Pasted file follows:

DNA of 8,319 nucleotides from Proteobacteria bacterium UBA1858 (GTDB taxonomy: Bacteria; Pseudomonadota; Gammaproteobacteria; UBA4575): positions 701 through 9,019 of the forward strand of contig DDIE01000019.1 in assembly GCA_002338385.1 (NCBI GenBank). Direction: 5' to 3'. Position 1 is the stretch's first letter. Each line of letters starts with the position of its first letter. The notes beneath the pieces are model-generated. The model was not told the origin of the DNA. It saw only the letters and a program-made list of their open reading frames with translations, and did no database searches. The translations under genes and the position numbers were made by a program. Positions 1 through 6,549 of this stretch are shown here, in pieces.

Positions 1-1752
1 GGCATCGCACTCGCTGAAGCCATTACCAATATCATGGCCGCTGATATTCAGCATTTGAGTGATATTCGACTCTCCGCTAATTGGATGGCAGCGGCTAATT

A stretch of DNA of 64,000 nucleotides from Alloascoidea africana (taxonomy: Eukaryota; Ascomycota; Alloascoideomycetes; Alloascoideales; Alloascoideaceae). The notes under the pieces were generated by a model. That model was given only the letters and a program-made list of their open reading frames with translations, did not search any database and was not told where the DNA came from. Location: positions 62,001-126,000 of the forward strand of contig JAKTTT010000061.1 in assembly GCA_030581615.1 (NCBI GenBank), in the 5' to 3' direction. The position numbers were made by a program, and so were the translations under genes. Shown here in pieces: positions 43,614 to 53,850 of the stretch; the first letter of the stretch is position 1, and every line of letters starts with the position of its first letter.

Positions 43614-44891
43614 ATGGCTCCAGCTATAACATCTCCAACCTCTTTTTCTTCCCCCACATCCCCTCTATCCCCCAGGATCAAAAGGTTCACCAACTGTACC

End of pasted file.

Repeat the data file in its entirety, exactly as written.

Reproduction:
DNA of 8,319 nucleotides from Proteobacteria bacterium UBA1858 (GTDB taxonomy: Bacteria; Pseudomonadota; Gammaproteobacteria; UBA4575): positions 701 through 9,019 of the forward strand of contig DDIE01000019.1 in assembly GCA_002338385.1 (NCBI GenBank). Direction: 5' to 3'. Position 1 is the stretch's first letter. Each line of letters starts with the position of its first letter. The notes beneath the pieces are model-generated. The model was not told the origin of the DNA. It saw only the letters and a program-made list of their open reading frames with translations, and did no database searches. The translations under genes and the position numbers were made by a program. Positions 1 through 6,549 of this stretch are shown here, in pieces.

Positions 1-1752
1 GGCATCGCACTCGCTGAAGCCATTACCAATATCATGGCCGCTGATATTCAGCATTTGAGTGATATTCGACTCTCCGCTAATTGGATGGCAGCGGCTAATT

A stretch of DNA of 64,000 nucleotides from Alloascoidea africana (taxonomy: Eukaryota; Ascomycota; Alloascoideomycetes; Alloascoideales; Alloascoideaceae). The notes under the pieces were generated by a model. That model was given only the letters and a program-made list of their open reading frames with translations, did not search any database and was not told where the DNA came from. Location: positions 62,001-126,000 of the forward strand of contig JAKTTT010000061.1 in assembly GCA_030581615.1 (NCBI GenBank), in the 5' to 3' direction. The position numbers were made by a program, and so were the translations under genes. Shown here in pieces: positions 43,614 to 53,850 of the stretch; the first letter of the stretch is position 1, and every line of letters starts with the position of its first letter.

Positions 43614-44891
43614 ATGGCTCCAGCTATAACATCTCCAACCTCTTTTTCTTCCCCCACATCCCCTCTATCCCCCAGGATCAAAAGGTTCACCAACTGTACC